Well, I swear I saw an in depth article in either Popular Science or Popular Mechanics, but I couldn't find the issue it was in. Here's some links that may shed some light.
    http://www.audiovision.com.au/dvdformats.html
    or this info:
    There are six recordable versions of DVD-ROM: DVD-R for General, DVD-R for Authoring, DVD-RAM, DVD-RW, DVD+RW, and DVD+R. All recordable drives can read DVD-ROM discs, but each uses a different type of disc for recording. DVD-R and DVD+R can record data once (sequentially only), while DVD-RAM, DVD-RW, and DVD+RW can be rewritten thousands of times. DVD-R was first available in fall 1997. DVD-RAM followed in summer 1998. DVD-RW came out in Japan in December 1999, but won't be available elsewhere until mid or late 2001. DVD+RW will be available in late 2001 or early 2002. DVD+R will be available in mid 2002.
    Recordable DVD was first available for use on computers only (see 1.14). Home DVD video recorders began to be released worldwide near the end of 2000. Note that DVD video recorders can't copy encrypted DVD movie discs.
    DVD-RAM is more of a removable storage device for computers than a video recording format. The other two erasable format families (DVD-R/RW and DVD+R/RW) are essentially in competition with each other. The market will determine which of them succeeds, or if they end up coexisting or merging.
    A big problem is that none of the writable formats are fully compatible with each other or even with existing drives and players. As time goes by they will become more compatible and more intermixed. For example, home video recorders from Pioneer combine DVD-RW and DVD-R, while DVD-R/RW drives from Pioneer can also write to CD-R and CD-RW discs. New DVD-RAM drives also write to DVD-R discs as well as CD-R/RW. Toshiba, Panasonic, and others released combination DVD-ROM/CD-RW drives near the end of 1999. There are lists at DVDMadeEasy, YesVideo.com, HomeMovie.com, and Apple that indicate player compatibility with DVD-R discs. (Note: test results vary depending on media quality, handling, writing conditions, player tolerances, and so on. The indications of compatibility in these lists are often anecdotal in nature and are only general guidelines.)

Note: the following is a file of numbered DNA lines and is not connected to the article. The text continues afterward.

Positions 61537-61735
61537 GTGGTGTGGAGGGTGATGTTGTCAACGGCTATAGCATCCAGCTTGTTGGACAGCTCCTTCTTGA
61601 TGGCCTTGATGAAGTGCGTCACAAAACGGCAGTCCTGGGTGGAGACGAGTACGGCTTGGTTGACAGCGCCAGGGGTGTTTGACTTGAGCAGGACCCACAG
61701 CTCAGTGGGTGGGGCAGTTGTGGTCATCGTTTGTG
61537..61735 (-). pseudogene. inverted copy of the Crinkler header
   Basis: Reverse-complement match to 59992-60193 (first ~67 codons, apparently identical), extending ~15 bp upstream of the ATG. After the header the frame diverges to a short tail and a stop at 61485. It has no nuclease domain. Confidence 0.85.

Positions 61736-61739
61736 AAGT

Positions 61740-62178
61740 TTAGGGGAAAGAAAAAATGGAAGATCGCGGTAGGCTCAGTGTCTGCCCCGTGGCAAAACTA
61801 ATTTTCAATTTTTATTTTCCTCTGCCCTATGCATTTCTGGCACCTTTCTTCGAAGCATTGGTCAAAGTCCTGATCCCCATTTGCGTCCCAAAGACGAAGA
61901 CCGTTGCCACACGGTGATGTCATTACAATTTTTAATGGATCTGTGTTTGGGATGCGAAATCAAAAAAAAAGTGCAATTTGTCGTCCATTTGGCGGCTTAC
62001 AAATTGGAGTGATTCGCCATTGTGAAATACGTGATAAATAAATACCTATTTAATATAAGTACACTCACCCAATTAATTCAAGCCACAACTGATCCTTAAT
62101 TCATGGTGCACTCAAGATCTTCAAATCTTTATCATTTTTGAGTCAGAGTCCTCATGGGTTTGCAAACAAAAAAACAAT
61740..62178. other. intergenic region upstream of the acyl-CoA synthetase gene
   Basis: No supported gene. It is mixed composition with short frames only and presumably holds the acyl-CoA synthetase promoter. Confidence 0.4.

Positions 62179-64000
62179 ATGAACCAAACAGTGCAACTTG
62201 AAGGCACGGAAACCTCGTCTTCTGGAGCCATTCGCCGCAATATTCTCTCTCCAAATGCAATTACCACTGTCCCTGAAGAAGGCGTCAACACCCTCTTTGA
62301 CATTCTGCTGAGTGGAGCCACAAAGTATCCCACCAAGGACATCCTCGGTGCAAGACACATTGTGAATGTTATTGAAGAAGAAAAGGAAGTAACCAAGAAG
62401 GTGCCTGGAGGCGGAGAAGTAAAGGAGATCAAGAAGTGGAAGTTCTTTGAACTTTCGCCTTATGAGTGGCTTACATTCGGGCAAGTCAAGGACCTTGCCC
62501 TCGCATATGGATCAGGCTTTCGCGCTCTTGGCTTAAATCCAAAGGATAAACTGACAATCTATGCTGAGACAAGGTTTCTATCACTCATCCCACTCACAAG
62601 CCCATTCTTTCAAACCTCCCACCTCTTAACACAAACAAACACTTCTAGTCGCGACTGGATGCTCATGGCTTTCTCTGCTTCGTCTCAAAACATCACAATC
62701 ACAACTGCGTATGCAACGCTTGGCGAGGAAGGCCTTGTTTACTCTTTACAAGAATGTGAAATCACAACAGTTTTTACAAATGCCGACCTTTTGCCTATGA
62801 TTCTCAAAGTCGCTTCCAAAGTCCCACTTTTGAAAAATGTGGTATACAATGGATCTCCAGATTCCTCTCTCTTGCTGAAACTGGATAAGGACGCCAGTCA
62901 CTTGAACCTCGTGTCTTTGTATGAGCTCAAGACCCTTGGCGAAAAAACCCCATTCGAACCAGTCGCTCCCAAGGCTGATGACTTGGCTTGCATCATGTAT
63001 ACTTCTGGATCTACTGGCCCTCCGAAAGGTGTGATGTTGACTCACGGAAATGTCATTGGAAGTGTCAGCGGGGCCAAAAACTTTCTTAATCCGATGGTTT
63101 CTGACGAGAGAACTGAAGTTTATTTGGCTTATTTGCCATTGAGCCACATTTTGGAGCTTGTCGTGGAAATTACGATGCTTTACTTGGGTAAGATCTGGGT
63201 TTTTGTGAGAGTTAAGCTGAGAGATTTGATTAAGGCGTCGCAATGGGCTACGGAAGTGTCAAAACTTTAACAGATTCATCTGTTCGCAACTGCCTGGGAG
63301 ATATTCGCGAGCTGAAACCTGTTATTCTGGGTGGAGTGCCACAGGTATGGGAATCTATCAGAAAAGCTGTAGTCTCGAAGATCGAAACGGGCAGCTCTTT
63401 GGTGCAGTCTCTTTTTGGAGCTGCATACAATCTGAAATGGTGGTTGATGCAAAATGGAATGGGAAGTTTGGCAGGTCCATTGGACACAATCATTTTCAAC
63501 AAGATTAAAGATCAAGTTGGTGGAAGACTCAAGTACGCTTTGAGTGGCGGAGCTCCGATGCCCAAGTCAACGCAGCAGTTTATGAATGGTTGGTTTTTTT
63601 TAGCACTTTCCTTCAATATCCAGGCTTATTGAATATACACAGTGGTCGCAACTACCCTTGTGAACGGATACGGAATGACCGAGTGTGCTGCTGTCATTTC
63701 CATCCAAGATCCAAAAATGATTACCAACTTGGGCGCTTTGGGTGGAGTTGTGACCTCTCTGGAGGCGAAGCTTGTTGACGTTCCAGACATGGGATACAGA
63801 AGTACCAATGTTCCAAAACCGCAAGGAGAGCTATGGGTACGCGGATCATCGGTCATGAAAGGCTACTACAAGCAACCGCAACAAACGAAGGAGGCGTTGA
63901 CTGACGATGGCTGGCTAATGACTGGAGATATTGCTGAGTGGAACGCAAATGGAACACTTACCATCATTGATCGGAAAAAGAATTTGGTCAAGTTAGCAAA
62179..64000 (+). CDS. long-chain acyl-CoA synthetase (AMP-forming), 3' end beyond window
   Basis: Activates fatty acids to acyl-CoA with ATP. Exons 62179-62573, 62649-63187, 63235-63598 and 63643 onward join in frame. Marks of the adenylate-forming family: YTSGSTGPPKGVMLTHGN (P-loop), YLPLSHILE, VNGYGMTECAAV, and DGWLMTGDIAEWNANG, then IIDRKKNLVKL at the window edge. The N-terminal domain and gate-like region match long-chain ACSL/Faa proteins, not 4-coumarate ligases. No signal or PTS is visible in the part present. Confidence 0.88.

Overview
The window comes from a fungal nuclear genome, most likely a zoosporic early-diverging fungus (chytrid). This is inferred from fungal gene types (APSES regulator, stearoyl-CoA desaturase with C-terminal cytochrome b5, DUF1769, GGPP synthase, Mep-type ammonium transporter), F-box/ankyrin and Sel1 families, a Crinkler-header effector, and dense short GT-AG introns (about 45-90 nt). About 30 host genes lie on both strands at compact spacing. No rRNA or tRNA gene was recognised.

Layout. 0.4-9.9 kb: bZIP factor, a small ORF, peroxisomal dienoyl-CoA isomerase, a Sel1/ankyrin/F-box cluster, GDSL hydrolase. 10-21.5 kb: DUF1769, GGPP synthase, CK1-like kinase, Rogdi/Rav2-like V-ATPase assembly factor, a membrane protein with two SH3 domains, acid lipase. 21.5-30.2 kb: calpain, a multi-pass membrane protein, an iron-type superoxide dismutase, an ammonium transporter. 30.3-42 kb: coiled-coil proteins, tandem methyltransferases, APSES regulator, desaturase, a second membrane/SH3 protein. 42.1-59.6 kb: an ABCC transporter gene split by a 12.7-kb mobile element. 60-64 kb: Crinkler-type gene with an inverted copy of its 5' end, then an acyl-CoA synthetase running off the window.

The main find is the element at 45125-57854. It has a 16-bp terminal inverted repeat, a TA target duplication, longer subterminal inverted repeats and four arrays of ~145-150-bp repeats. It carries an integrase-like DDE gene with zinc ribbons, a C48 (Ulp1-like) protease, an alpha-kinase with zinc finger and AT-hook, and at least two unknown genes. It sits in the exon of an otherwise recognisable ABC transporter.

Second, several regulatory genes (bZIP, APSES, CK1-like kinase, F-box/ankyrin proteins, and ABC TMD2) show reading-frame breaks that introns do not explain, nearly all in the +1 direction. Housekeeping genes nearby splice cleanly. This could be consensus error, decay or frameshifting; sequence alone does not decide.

The DVD Forum has developed a DVD Multi logo program that guarantees compatibility with DVD-R, DVD-RW, and DVD-RAM. A player with the DVD Multi logo can read all three formats, and a DVD Multi recorder can record using all three formats.
    ----
    The above was taken from: http://www.dvddemystified.com/dvdfaq.html
    I believe Patrick and Roger are on the right track as far as the manufactuers pushing a certain format, and sony using a multi format recorder.
    Hope this helps more than it confuses.
    Jon
    [Edited last by Jon_B on August 07, 2001 at 03:47 AM]
     
  7. WaltL

    WaltL Extra

    Joined:
    Feb 27, 2001
    Messages:
    21
    Likes Received:
    0
    Trophy Points:
    0
    Thanks Guys!
     

Share This Page